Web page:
City of Gold


Tambo Grande’s 217th anniversary begins happily enough: a few residents gather for a candle-lit ceremony in the Peruvian town’s dusty Plaza de Armas. A brass band procession carrying an image of Jesus Christ pours from San Andres church, swelling the plaza crowd to more than 200. Children perform traditional dances. Fireworks explode.

Then someone lights a bonfire in front of the mayor’s office, and the anti-Canadian speeches begin. A teenage girl reads a poem on the ills of mining. The townsfolk responds to each point with fists raised and angry chants of: “Agro si! Mina no!” The finale is a pantomime featuring a man in “Canadian” drag–blond wig and floral dress–being unceremoniously banished from the village.

The next morning, geologist Andy Carstensen beams and waves to the locals enthusiastically as he drives through town. The geologist doesn’t seem to notice that his friendly waves are sometimes returned with backhanded gestures. He doesn’t acknowledge the graffiti: “No a la explotacion minera,” painted crudely on dozens of mud brick walls. Nor does he see the bonfire ashes still swirling in the plaza, remnants of the demonstration aimed squarely at Manhattan Minerals, the Canadian junior exploration company for which he works.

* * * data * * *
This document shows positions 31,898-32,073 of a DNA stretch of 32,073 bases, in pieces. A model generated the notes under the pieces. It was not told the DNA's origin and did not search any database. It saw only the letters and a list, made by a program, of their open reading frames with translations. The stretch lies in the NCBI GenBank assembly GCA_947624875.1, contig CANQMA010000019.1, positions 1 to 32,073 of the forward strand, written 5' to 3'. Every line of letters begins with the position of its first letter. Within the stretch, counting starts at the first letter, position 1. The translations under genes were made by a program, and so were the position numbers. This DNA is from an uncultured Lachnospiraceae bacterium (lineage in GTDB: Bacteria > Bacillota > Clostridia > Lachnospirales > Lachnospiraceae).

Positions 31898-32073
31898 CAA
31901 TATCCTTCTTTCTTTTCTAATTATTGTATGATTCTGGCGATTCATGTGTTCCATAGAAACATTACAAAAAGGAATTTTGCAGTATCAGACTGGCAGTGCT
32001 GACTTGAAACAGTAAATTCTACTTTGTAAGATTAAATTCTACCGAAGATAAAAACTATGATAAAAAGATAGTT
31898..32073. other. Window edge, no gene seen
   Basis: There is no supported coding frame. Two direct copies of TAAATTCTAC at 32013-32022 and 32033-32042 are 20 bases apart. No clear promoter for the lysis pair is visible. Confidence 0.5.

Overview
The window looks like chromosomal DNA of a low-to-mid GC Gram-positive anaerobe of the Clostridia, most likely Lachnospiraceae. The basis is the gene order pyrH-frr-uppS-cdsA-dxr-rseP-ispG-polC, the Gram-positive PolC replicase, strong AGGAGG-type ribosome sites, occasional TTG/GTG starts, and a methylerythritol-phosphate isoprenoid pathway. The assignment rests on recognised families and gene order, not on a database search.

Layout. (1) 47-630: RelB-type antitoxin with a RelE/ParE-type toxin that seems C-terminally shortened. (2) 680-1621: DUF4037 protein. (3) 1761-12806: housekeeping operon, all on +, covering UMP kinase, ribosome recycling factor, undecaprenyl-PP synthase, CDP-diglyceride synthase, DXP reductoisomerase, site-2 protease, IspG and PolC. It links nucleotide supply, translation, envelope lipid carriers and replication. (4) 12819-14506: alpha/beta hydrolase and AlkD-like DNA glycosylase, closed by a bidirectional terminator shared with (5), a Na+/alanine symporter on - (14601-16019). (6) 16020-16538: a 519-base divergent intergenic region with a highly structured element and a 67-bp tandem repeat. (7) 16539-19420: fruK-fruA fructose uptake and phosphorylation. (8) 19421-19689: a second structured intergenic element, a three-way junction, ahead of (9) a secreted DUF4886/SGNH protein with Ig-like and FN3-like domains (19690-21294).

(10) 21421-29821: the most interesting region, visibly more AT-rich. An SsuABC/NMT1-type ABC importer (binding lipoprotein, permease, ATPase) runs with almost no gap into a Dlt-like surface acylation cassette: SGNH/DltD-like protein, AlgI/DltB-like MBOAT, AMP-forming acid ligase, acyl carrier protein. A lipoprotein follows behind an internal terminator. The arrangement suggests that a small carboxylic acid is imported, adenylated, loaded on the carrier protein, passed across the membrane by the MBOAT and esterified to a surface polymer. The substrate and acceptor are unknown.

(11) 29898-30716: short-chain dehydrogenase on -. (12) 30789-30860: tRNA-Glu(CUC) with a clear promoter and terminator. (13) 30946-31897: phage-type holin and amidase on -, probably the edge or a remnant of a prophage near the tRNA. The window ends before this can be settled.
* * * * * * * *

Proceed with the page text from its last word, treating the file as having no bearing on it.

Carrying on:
Carstensen’s enthusiasm is understandably resilient. After all, he’s sitting on the discovery of a lifetime here in northern Peru.